Oxalic acid crystals form kidney stones by combining with calcium. This leads to progressive kidney failure. Formic acid causes blindness by damaging the optic nerve. Acetone has a general depressive effect on the central nervous system.
What are the effects of anti-freeze poisoning?
As mentioned above, accumulation of breakdown products of ethylene glycol, methanol and isopropanol causes many deleterious effects across multiple organ systems in the body. This can ultimately prove fatal if not treated promptly. The following are the vital organ systems affected by anti-freeze poisoning:
- Urinary system: Kidney damage due to formation of calcium oxalate crystals is a major effect of anti-freeze toxicity. Urine output is reduced considerably, even to the extent of no urine excretion. Blood may also be seen in urine that is produced. After kidney damage occurs, the prognosis of the patient is not very good.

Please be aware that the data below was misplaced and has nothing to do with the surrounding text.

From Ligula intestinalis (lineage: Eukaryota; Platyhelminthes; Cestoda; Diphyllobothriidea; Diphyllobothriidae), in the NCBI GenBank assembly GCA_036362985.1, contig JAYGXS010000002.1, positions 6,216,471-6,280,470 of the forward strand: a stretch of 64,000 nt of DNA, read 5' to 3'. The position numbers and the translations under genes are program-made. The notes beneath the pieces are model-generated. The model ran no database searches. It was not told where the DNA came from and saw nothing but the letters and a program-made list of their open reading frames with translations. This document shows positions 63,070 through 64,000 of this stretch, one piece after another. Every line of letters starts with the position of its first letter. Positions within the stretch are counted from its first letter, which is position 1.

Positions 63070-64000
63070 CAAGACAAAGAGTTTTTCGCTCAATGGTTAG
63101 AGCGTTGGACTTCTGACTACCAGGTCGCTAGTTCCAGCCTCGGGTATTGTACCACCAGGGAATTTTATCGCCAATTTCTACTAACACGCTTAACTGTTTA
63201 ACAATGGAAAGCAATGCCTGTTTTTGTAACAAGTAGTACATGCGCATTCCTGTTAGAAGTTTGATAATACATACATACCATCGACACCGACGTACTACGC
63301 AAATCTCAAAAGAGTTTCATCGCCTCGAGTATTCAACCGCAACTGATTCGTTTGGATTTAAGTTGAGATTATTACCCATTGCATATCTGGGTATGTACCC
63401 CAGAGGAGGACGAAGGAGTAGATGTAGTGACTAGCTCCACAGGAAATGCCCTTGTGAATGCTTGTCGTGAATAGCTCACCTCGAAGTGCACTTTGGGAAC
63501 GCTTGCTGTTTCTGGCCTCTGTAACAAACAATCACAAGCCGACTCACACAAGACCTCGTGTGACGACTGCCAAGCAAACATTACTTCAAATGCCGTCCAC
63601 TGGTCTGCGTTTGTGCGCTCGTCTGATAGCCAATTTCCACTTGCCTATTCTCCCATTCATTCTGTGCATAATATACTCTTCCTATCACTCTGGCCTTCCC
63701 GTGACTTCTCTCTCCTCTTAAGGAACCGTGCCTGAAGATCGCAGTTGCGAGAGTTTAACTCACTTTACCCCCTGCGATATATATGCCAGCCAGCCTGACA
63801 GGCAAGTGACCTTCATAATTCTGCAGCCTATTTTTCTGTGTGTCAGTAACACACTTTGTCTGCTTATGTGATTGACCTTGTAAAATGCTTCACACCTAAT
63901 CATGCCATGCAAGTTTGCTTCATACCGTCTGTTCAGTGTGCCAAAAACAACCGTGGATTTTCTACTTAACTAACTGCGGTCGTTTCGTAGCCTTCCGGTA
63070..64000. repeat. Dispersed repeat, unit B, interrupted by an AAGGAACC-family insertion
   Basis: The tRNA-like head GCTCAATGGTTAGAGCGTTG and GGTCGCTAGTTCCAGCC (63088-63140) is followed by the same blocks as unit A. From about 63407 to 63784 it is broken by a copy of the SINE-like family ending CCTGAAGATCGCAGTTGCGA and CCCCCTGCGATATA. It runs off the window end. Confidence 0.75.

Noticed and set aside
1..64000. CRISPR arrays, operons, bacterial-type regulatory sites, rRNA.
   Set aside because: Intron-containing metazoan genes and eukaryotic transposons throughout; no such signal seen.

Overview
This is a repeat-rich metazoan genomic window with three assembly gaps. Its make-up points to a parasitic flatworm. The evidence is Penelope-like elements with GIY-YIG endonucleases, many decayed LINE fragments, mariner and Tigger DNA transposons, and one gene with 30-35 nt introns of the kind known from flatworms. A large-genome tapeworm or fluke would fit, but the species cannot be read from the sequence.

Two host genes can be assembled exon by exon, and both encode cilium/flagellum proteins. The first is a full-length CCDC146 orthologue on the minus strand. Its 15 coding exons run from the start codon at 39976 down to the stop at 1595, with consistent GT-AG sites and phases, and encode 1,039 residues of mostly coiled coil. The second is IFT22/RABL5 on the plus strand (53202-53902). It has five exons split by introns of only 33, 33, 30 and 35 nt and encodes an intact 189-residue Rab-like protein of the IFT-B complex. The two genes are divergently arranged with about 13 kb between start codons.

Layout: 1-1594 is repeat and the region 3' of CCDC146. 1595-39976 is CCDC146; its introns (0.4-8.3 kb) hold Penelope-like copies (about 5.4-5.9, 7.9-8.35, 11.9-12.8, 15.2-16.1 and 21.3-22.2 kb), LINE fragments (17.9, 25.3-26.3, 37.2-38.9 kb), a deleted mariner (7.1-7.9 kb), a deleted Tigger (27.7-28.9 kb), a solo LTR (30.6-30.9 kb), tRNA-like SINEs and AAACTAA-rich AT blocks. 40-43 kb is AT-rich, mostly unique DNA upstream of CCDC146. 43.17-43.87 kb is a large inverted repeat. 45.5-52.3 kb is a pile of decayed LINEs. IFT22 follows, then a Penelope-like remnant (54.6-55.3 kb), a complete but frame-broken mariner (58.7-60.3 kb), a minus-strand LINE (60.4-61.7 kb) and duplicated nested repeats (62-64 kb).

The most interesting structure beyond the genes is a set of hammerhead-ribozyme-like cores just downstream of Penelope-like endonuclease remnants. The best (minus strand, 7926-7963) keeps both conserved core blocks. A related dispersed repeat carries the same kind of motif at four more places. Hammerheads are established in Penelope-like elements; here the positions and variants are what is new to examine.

- Cardiovascular system: Rapid heart rate and low blood pressure are also seen in cases of anti-freeze poisoning.
- Nervous system: A variety of toxicity symptoms in anti-freeze poisoning are associated with the central nervous system. Fatigue, headache, stupor, slurred speech, dizziness, unstable walk, convulsions, and coma can occur. Brain damage that occurs due to anti-freeze poisoning is mostly permanent.
- Visual system: Blindness is the most severe effect of anti-freeze poisoning on the visual system. It is also mostly permanent.
- Respiratory system: Metabolic acidosis that occurs in anti-freeze poisoning results in a drastic change in the blood pH and multiple organ failures. This triggers rapid breathing in order to wash out excess carbon dioxide from the blood. Cessation of breathing may also occur.